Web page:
On Monday, Glenn Greenwald's The Intercept produced another example of this governmental internet meddling, this time from Britain's Government Communications Headquarters (GCHQ). 

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What Can We Learn About the Internet From the Disastrous DashCon Convention Last Weekend?

Tuesday, July 15, 2014

What can we learn from Tumblr's disastrous DashCon fan convention last weekend?

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On Passwords and Fearlessness and the Future

Monday, July 14, 2014

Today, Wall Street Journal technology columnist Christopher Mims boldly declared that the password is irrelevant and dying. How boldly, you probably weren't asking yourself? Well, so boldly that he posted his twitter password in the article.

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The FTC Is Suing Amazon For In-App Purchases By Children

Friday, July 11, 2014

The FTC wants to make it harder for children to make purchases in tablet and smartphone games.

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Vulfpeck Made Serious Bank From "Sleepify"

Wednesday, July 09, 2014

On TLDR #20, I spoke to Jack Stratton of the band Vulfpeck, who released an album of complete silence on Spotify called Sleepify and asked listeners to stream it while they slept so the band could tour without charging for shows.

The gambit was a surprising success, garnering quite a bit of press attention, and eventually arousing the ire of Spotify, who asked the band to remove the album from its service. In the aftermath, I was curious what kind of payout the band ended up getting for its efforts, so I got in touch with Stratton to see how it went. Turns out it went pretty well.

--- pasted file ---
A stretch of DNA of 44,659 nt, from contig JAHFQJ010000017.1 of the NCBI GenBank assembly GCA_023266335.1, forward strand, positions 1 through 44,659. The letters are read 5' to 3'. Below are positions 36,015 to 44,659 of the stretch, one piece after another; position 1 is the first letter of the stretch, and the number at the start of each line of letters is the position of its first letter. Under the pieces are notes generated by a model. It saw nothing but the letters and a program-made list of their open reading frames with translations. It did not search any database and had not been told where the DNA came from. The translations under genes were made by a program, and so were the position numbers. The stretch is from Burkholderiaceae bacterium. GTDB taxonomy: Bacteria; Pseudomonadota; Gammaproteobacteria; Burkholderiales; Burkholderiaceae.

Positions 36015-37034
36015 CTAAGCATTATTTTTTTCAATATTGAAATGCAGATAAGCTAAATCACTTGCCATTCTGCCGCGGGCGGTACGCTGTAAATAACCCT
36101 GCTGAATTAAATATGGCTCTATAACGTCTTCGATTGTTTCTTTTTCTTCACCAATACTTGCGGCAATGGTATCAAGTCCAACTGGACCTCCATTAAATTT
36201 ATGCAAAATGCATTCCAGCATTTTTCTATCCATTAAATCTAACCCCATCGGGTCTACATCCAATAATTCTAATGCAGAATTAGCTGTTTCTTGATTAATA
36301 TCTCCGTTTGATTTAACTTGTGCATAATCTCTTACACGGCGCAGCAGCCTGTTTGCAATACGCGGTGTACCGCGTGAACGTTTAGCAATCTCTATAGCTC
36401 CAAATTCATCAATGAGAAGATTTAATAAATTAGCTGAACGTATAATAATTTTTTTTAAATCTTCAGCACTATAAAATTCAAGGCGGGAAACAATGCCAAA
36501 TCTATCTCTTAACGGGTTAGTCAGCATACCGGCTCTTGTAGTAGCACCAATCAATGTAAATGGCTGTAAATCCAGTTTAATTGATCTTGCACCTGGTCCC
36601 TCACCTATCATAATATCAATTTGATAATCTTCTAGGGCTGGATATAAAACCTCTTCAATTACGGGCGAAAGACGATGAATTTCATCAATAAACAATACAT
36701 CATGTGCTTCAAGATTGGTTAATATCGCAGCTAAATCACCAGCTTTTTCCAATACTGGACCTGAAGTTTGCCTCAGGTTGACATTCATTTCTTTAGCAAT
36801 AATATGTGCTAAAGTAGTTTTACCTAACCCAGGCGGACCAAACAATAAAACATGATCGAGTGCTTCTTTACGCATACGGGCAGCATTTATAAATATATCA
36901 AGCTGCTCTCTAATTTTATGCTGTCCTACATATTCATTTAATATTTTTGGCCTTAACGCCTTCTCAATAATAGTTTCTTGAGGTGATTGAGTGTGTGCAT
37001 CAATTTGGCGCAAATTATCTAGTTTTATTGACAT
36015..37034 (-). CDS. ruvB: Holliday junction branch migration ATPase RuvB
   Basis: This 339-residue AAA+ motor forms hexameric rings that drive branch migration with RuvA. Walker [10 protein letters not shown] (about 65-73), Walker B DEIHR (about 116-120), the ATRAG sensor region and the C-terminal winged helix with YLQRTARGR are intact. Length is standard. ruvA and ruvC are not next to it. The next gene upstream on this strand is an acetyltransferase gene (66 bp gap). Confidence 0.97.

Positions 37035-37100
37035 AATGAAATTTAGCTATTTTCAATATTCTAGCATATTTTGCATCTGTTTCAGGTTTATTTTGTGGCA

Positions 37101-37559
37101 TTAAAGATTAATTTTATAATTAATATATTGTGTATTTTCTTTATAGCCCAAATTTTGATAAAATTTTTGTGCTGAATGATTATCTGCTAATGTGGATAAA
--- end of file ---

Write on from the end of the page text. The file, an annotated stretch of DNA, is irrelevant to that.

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YouTube is Calling Out ISPs That Are Throttling Traffic

Monday, July 07, 2014

Recently, Netflix royally pissed off Verizon by calling out the ISP for slow streaming video. The two companies went back and forth for a while, with Verizon demanding that Netflix cut it out, and Netflix essentially saying "Ok, fine. But we might bring them back. You should serve your customers better." Now Google is offering an even more granular service called the "Video Quality Report," which will allow users to check out their YouTube streaming quality and compare to other providers in the area.

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Online Gamers Arrested In Japan For Cheating

Friday, June 27, 2014

Playing video games online, you're likely to run into cheaters. Aimbot, wallhacks, NoClip, they can render a server unplayable. However, they're little more than a pain in the ass, and penalties for getting caught can be pretty severe, including having accounts that cost a lot of money banned from using certain games. In Japan, they'll just arrest you.

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Hey, Alex, This is NOT NPR

Friday, June 27, 2014

The clip above is just a little follow-up to Chris Neary's story last week about how public radio and "NPR" are two very different things. Oregon Public Broadcasting Morning Edition Host Geoff Norcross appeared on Jeopardy and actually had to set Alex Trebek straight on the subject. You can here Chris's original piece below. 

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#30 - The Russian Troll Army

Thursday, June 26, 2014

To help sway public opinion, a company called the Internet Research Agency pays people in Russia to go to an office and post pro-Kremlin comments all day.